The diocese of Sioux City has been headed by Bp. R. Walker Nickless since 2006. His list of 28 credibly accused priests contains only six living priests — all of them residing "outside the state of Iowa."

In 2016, citing a shortage of priests, Bp. Nickless changed the status of over 40% of its parishes, relegating them to "oratory" status that have no regularly scheduled Mass. At the time there was no plan to sell off the churches.

In November, reports surfaced that Bp. Lawrence Soens, the bishop of Sioux City at the time, covered up Fr. Jeremy Coyle's four decades of abusive behavior with at least 50 boys. Coyle was removed from ministry in 1986 and moved to New Mexico where he had only minimal supervision.

Coyle was living with the Reuben Ortiz for seven months before he learned of his predation of young boys.

"How he was not on any sex abuse list for people to observe is beyond me," Ortiz said.

Diocese of Des Moines

Bishop Richard Pates is the ordinary of the diocese of Des Moines, in the southwest quarter of the state. In April, Bp. Pates released a list of nine priests that had credible allegations of sexual abuse — all but two of them are deceased.

In 2018, Pates signed off on a Lenten reflection and meditation book that was all but devoid of Catholic Teachings on Heaven, Hell, Penance, fasting and mortification — all traditional Lenten themes — instead, focused on water quality and conservation, carbon footprint and the ecology.

In all, this reflection mentioned the words man and human over 100 times but Jesus only thrice.

In November, Church Militant was contacted by Jessica Crouse, a woman who was at the center of a false allegation of misconduct with Deacon Mike Manno. Crouse claims both hers and the Manno families lives were destroyed after Bp. Pates refused to speak with her after a third party accused the pair of having a sexual relationship. Crouse vigorously denies that allegation.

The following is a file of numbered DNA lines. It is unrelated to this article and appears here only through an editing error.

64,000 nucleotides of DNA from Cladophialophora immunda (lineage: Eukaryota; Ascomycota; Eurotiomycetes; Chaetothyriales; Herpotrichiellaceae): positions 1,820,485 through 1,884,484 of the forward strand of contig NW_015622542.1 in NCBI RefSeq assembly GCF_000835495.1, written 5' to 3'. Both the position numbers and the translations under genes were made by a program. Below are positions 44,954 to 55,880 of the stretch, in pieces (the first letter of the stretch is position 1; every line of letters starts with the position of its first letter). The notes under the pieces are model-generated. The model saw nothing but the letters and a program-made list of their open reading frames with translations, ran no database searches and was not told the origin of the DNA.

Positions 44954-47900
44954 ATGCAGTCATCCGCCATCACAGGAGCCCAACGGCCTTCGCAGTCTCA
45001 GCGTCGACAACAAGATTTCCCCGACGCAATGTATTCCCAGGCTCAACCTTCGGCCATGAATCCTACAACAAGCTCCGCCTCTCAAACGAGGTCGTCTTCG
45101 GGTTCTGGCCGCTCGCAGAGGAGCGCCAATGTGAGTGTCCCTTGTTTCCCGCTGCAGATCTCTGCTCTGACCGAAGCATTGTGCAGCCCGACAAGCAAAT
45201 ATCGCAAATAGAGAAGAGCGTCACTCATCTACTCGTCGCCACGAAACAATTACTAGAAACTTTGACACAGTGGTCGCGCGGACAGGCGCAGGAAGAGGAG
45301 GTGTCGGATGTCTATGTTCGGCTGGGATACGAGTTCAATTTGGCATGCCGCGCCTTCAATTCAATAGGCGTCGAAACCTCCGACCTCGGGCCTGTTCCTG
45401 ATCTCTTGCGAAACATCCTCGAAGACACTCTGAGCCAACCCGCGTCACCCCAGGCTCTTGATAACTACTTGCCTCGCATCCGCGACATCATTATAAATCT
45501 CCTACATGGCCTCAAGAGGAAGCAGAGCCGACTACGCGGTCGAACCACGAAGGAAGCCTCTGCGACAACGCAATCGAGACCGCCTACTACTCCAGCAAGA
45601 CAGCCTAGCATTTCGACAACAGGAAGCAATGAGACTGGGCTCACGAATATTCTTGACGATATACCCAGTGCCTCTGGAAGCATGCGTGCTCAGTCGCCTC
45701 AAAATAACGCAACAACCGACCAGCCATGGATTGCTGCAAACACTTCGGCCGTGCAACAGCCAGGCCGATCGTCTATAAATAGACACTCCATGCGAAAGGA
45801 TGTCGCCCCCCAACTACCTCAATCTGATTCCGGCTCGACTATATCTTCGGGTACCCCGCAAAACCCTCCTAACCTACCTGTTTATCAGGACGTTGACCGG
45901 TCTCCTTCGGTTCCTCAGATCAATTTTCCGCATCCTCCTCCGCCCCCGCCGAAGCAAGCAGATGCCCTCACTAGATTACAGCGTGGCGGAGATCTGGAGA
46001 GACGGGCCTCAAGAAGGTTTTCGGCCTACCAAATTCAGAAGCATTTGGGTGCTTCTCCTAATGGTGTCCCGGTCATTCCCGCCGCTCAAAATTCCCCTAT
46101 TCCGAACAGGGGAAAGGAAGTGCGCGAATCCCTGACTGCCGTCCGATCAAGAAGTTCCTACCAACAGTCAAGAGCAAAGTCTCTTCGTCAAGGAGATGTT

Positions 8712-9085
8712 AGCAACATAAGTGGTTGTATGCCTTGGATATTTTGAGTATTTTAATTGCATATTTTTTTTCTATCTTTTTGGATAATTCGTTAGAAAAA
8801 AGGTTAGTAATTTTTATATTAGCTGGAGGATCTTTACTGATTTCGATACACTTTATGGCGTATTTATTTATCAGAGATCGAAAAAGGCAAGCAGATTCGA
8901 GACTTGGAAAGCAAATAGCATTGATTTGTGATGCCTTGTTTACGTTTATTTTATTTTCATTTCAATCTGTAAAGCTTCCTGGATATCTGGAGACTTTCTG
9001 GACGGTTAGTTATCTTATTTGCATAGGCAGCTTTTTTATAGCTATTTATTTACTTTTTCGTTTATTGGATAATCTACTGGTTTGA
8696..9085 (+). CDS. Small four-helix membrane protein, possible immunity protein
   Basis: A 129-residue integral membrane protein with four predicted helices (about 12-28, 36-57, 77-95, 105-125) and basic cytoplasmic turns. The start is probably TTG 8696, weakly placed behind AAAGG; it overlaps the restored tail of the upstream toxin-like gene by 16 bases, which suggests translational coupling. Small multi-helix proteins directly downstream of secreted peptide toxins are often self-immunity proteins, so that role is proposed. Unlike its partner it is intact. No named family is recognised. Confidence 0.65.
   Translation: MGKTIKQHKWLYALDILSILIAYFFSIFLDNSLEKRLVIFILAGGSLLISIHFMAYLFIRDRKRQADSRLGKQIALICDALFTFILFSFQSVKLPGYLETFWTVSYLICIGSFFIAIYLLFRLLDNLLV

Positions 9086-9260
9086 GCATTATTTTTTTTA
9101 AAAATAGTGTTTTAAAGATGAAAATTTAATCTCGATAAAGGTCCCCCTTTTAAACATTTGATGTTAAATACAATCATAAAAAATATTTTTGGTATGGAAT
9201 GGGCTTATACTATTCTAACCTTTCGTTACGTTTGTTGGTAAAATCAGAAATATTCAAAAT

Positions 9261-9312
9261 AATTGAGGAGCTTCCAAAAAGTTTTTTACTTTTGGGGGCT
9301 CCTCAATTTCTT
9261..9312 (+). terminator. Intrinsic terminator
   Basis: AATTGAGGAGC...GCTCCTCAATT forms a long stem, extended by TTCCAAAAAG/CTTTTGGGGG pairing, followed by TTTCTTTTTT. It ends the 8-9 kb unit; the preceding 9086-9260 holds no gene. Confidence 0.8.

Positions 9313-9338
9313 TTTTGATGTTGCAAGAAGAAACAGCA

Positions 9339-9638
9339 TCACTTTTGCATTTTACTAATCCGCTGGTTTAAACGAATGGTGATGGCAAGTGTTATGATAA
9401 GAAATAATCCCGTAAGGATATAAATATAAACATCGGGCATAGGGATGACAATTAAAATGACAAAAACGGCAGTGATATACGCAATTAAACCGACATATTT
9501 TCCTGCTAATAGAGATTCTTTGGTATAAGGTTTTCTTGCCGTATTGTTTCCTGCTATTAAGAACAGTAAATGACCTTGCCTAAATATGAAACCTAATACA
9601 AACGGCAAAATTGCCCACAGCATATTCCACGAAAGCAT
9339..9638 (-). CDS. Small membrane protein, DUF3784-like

Crouse said she never got the chance to speak with Bp. Pates to explain her side of the story. The diocese never offered her support, counseling or even sent a letter. "Nothing," she said. "I've had to walk through this alone."

Manno has been removed from ministry over the allegations.

Diocese of Davenport

Bishop Thomas Zinkula has led the diocese of Davenport, Iowa since 2017, previously he was the rector at St. Pius X Seminary in Dubuque, Iowa.

In his response to the attorney general's request, Bp. Zinkula claims the diocese the procedures implemented since 2002 have helped and the diocese "has not received any reports of child sexual abuse by clergy or church personnel that occurred since 1988, over 30 years ago."

Davenport's list of credibly accused priests has 36 names, with only eight of them living. In 2007, the diocese reached a $37 million settlement with 156 survivors of clerical sexual abuse dating back to the 1930s. In this case, the diocese's concession to allow the victims to speak about their experiences was "unusual."

The diocese was already in bankruptcy proceedings after a $1.5 million settlement in 2006 with D. Michl Uhde — taking a year of negotiations.

In 2012, when Davenport diocese filed for bankruptcy, the U.S. Bankruptcy Court mandated the diocese to name three additional priests as credibly accused despite the diocesan review board's findings that this claim was not substantiated "by clear and convincing evidence."

Church Militant asked Hicks if their request covered all adults or only "vulnerable adults" and he admitted they were not aware of that term being used to continue the cover-up of abuse of adults and seminarians.

Other states recently opening sexual abuse investigations on the Catholic Church are California, Colorado, Georgia and Nebraska.

The Iowa attorney general's hotline phone number to report clerical sexual abuse is 855-620-7000. The web page questionnaire can be found here.